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42. Jesus foretells his death and reurrection
42. Jesus foretells his death and reurrection
Ministry II (Jairus’ Daughter, 5,000 fed, Upon This rock etc)

42. Jesus foretells his death

Mark 9, 30-37: Luke 9, 44-48: Matthew 17, 22-27.
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JESUS departed thence, and passed through Galilee. While in Galilee, all wondered at the things which Jesus did. But while they wondered, Jesus said unto his disciples,

Let these sayings sink down into your ears: for the Son of man shall be betrayed, and delivered into the hands of men: and they shall kill him; and the third day after that he is killed, he shall be raised again.

But they understood not.

¶There arose a reasoning among the disciples: for by the way [to Capernaum] they had disputed amongst themselves which of them should be the greatest. In the house Jesus asked,

What was it that ye disputed among yourselves by the way?

But they held their peace: and Jesus, perceiving the thought of their heart, saith,

If any man desire to be first, the same shall be last of all.

He took a child in his arms, and said,

Whosoever shall receive this child in my name, receiveth me; whosoever shall receive one of such children in my name, receiveth me: and whosoever shall receive me, receiveth me not, but him that sent me: for he that is least among you all, the same shall be great.

When they were come to Capernaum, they that received tribute money came to Peter, and said, Doth not your master pay tribute?

Peter saith, Yes. And when he was come into the house, Jesus prevented him, saying,

What thinkest thou, Simon? Of whom do the kings of the earth take custom or tribute? of their own children, or of strangers?

Peter saith, of strangers. Jesus answered,

Then are the children free.

Notwithstanding, lest we should offend them, go thou to the sea, and cast a hook, and take up the fish that first cometh up; and when thou has opened his mouth, thou shalt find a piece of money: that take, and give unto them for me and thee. 

Scripture: Mark 9:30-37

Meditation 1 of 1: 

Whose glory do you seek? There can be no share in God’s glory without the cross.  When Jesus prophesied his own betrayal and crucifixion, it did not make any sense to his disciples because it did not fit their understanding of what the Messiah came to do.  And they were afraid to ask further questions!  Like a person who might receive a bad verdict from the doctor and then refuse to ask further questions, they, too, didn’t want to know any more. How often do we reject what we do not wish to see?  We have heard the good news of God’s word and we know the consequences of accepting it or rejecting it.  But do we give it our full allegiance and mold our lives according to it?  Ask the Lord to fill you with his Holy Spirit and to inspire within you a reverence for his word and a readiness to obey it.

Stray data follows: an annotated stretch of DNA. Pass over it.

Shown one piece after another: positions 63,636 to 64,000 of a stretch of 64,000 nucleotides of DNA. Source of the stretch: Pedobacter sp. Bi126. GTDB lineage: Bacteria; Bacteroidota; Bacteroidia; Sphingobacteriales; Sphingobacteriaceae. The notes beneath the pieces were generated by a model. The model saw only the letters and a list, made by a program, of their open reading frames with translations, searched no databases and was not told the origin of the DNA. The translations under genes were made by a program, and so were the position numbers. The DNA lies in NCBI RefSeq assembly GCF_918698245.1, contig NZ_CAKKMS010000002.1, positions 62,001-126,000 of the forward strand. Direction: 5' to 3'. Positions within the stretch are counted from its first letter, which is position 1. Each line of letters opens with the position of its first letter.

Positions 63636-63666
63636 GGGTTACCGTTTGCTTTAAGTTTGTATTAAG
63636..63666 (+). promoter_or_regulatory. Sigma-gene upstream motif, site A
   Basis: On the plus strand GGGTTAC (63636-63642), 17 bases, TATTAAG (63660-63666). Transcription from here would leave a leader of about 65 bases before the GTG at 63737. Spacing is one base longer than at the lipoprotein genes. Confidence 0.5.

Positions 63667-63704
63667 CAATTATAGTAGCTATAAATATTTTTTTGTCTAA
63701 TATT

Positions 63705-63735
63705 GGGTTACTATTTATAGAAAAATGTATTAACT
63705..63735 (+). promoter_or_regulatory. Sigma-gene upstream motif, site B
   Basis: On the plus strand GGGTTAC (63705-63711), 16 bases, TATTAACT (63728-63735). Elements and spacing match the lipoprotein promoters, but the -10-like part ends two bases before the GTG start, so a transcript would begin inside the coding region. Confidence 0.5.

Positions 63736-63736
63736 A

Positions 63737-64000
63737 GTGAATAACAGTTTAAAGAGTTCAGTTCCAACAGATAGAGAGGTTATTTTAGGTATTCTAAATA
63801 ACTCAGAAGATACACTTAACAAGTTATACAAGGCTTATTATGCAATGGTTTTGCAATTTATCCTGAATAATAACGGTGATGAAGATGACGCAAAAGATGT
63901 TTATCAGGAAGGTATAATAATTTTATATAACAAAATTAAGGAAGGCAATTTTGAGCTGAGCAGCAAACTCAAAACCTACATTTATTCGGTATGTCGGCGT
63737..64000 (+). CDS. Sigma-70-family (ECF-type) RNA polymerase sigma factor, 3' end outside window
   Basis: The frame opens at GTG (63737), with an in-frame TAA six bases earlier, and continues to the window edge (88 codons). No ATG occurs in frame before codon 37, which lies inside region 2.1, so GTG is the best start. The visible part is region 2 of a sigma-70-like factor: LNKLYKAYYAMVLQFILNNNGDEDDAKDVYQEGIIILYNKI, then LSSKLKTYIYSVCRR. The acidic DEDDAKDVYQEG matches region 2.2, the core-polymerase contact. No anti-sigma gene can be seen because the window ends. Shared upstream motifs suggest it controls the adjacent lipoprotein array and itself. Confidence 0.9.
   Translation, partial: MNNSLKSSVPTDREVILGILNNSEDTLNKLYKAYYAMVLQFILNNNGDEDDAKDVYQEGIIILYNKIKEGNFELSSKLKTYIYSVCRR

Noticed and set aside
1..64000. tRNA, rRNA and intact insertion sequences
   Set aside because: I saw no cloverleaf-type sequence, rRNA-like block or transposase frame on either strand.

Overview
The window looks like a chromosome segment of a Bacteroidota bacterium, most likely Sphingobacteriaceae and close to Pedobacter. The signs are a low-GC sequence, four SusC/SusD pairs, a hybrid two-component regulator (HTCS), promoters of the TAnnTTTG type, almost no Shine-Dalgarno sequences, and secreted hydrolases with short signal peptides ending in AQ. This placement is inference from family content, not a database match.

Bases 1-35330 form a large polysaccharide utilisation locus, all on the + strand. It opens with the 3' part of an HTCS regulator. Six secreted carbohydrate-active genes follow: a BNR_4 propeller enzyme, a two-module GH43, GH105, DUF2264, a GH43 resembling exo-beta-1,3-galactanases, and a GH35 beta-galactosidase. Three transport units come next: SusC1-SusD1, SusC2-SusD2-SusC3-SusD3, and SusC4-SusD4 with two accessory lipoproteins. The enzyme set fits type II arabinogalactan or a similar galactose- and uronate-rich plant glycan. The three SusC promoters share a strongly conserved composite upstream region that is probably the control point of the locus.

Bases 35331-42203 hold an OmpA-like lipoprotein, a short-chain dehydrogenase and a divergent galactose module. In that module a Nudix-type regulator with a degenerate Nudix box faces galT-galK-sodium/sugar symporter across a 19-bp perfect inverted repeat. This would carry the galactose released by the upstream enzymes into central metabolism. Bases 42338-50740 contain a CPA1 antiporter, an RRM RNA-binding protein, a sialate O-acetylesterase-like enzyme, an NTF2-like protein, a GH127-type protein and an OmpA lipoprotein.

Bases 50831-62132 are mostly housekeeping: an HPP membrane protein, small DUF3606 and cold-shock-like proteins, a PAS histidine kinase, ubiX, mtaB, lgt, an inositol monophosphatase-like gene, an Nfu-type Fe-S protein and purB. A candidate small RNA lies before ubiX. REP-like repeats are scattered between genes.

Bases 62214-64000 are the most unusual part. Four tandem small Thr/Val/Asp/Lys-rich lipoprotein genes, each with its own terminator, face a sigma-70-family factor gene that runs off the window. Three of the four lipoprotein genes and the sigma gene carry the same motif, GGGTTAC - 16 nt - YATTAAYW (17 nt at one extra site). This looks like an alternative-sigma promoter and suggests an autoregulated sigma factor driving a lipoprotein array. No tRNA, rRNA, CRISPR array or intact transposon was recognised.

How ashamed the disciples must have been when Jesus overheard them arguing about who among them was the greatest!  But aren’t we like the disciples?  We compare ourselves with others and desire their praise. The appetite for glory and greatness seems to be inbred in us.  Who doesn’t cherish the ambition to be “somebody” whom others admire rather than a “nobody”?   Even the psalms speak about the glory God has destined for us. You have made them a little lower than God, and crowned them with glory and honor (Psalm 8:5). Jesus made a dramatic gesture by embracing a child to show his disciples who really is the greatest in the kingdom of God.  What can a little child possibly teach us about greatness? Children in the ancient world had no rights, position, or privileges of their own.  They were socially at the “bottom of the rung” and at the service of their parents, much like the household staff and domestic servants. What is the significance of Jesus’ gesture?  Jesus elevated a little child in the presence of his disciples by placing the child in a privileged position of honor.  It is customary, even today, to seat the guest of honor at the right side of the host. Who is the greatest in God’s kingdom?  The one who is humble and lowly of heart — who instead of asserting their rights willingly empty themselves of pride and self-seeking glory by taking the lowly position of a servant or child.

Jesus, himself, is our model.  He came not to be served, but to serve (Matthew 20:28). Paul the Apostles states that Jesus emptied himself and took the form of a servant (Phil. 2:7).  Jesus lowered himself (he whose place is at the right hand of God the Father) and took on our lowly nature that he might raise us up and clothe us in his divine nature. God opposes the proud, but gives grace to the humble (James 4:6). If we want to be filled with God’s life and power, then we need to empty ourselves of everything which stands in the way — pride, self-seeking glory, vanity, etc.  God wants empty vessels so he can fill them with his own glory, power, and love (2 Cor. 4:7). Are you ready to humble yourself and to serve as Jesus did?

“Lord, by your cross you have redeemed the world and revealed your glory and triumph over sin and death. May I never fail to see your glory and victory in the cross.  Help me to conform my life to your will and to follow in your way of holiness.” 

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